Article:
Around the time I was fifteen, I wrote to Marion Zimmer Bradley for the guidelines to her magazine and I collected every copy of Asimov’s Magazine I could get my hands on. I didn’t really know what it meant to be a writer but I knew I wanted to be one and I had it in my head that it meant submitting and joining SFWA.
Writing, and more specifically, writing for publication, means cultivating a discipline that borders on obsession. Setting goals, reaching goals, and yes, failing, is part of that process. Think of it like minding a garden — too much attention and you’ll kill your crop but so will neglect. This harvest, though, isn’t something you can read about in the Farmers Almanac. You’re tending you — your motivations and productivity, compensating for whatever life is throwing in front of you at that given moment, in order to blossom.
The setting of goals is individual. Its what you hope to achieve, but should be something that you have direct control over, i.e., revising a story for submission versus a story being accepted for publication.
A lot of the advice you’ve heard repeated ad nauseam is sound: read, write, revise, submit. These should pretty much be mantra.
There’s also the voluntary bits, such as: slushing, proofreading, attending workshops and conventions, social networking, etc. These can improve your abilities as a writer, give you new insights into publishing, open up new career paths, such as editing or proofreading or publishing, and introduce you to many wonderful people.
These extracurricular activities come at a cost, both in terms of money and time. You should evaluate each according to how it applies to your goals. Voluntary work is an additive, like fertilizer. It should enhance your work or life in some way, not choke the life out of it.
Semi-related side note: I was listening to the podcast Writing Excuses 6.17: Writing Assistants last week and they mentioned Kevin J. Anderson, who probably needs no introduction. On his desk, he has a piece of paper with the word “no” written in large letters where he can see it whenever he looks up as a reminder not to take on too many projects. I think that’s a good reminder for all of us. The demands on our time get worse, not better, with success.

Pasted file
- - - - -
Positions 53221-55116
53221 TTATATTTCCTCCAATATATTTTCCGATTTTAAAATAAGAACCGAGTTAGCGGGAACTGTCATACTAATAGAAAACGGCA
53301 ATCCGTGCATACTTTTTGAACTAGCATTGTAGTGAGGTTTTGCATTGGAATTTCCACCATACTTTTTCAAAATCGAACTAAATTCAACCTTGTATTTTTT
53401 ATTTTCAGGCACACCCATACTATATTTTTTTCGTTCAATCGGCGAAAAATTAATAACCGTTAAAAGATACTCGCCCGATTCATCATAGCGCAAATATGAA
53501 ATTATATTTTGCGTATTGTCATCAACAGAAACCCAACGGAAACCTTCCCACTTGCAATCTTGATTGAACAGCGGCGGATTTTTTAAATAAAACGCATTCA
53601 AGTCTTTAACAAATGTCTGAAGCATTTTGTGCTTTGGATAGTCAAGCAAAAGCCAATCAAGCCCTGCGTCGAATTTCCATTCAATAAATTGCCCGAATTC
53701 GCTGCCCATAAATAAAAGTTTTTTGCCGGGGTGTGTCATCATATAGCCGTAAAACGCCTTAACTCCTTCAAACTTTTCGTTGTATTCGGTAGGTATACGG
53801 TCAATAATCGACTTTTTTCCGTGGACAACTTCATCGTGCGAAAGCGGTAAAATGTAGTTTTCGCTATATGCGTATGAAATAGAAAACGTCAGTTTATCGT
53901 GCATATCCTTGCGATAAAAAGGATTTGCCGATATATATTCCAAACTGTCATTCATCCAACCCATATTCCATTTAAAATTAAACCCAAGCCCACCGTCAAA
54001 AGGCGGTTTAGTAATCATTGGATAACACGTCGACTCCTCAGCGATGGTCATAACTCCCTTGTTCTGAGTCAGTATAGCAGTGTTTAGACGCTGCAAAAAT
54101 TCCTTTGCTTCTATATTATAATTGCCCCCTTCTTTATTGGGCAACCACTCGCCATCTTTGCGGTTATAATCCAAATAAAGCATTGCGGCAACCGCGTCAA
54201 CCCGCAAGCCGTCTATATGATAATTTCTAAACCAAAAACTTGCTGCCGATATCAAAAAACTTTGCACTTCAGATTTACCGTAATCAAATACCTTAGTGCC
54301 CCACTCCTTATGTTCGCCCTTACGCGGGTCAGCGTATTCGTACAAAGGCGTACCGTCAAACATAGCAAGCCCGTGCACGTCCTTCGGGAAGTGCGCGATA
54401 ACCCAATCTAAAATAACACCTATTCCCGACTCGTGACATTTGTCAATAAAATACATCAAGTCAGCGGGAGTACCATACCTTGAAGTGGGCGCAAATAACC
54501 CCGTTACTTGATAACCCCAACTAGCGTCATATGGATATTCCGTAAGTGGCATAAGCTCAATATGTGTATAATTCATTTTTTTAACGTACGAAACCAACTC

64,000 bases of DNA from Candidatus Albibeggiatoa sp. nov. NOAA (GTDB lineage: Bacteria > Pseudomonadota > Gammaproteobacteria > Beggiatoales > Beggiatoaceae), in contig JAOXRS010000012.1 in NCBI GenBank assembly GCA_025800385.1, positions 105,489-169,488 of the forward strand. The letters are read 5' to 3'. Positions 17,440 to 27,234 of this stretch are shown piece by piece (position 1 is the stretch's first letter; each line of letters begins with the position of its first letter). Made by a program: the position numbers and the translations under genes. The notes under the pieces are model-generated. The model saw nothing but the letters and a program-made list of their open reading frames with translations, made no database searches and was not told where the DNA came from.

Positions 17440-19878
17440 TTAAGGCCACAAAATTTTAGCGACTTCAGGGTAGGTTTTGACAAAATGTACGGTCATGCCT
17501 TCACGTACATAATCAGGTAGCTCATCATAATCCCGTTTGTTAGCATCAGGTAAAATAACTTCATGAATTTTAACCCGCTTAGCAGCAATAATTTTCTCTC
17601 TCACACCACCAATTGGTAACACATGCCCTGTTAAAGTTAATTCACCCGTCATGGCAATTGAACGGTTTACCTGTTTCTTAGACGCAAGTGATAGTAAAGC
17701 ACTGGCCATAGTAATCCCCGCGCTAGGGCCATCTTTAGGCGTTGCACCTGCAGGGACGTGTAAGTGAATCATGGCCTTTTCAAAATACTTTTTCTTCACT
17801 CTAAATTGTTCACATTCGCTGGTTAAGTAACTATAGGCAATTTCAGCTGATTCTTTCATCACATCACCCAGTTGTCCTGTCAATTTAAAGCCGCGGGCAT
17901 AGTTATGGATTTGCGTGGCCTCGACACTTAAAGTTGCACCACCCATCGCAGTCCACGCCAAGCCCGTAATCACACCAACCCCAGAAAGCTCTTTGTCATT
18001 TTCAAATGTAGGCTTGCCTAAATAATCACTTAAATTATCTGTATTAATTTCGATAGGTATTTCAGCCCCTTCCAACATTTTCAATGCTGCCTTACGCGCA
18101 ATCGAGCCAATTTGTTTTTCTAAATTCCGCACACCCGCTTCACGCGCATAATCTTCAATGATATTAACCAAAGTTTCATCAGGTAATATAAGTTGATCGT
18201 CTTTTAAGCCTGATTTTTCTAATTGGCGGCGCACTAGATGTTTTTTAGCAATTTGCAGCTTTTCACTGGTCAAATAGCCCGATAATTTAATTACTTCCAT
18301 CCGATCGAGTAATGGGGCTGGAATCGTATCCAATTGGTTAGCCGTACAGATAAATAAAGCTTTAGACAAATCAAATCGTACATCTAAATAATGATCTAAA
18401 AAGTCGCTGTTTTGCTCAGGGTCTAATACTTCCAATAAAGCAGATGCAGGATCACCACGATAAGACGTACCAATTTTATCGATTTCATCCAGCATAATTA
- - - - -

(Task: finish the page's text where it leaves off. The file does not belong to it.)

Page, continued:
Set a goal and try. Accept that failure will happen and figure out why when it does. Sometimes a transitory event will kills the crop — the equivalent of a freak hailstorm. It’s okay. Repeat methods that fail due to outside influence but if it doesn’t feel right or isn’t working for you, try something else.
I’ve tried more than a few things that didn’t work for me. Points systems that lead to rewards. Withholding simple pleasures. None of them worked for long. I found lists to be effective but they needed to be short, specific, and updated frequently.
I put a cork board up over my desk a few months ago. Along with a few personal keepsakes, I keep a few things pinned up as reminder of what I’m working towards. First there’s the Norse Crisis Flowchart, because it’s always good to remember to blame Loki. I have a list of goals for the current month. A growing collection of index cards with inspirational quotes. Finally, I have a spreadsheet of SFWA markets with response times and notes about what they’re looking for and my experiences submitting to them, that I refer to when I build my submission plan for new stories.
My 15 year old self didn’t know what he was doing, but that’s the thing about goals; if they’re want them bad enough, you don’t give up on them. You keep chipping away, for years or decades, if necessary.
What are your techniques for goaltending? What has, or hasn’t, worked for you?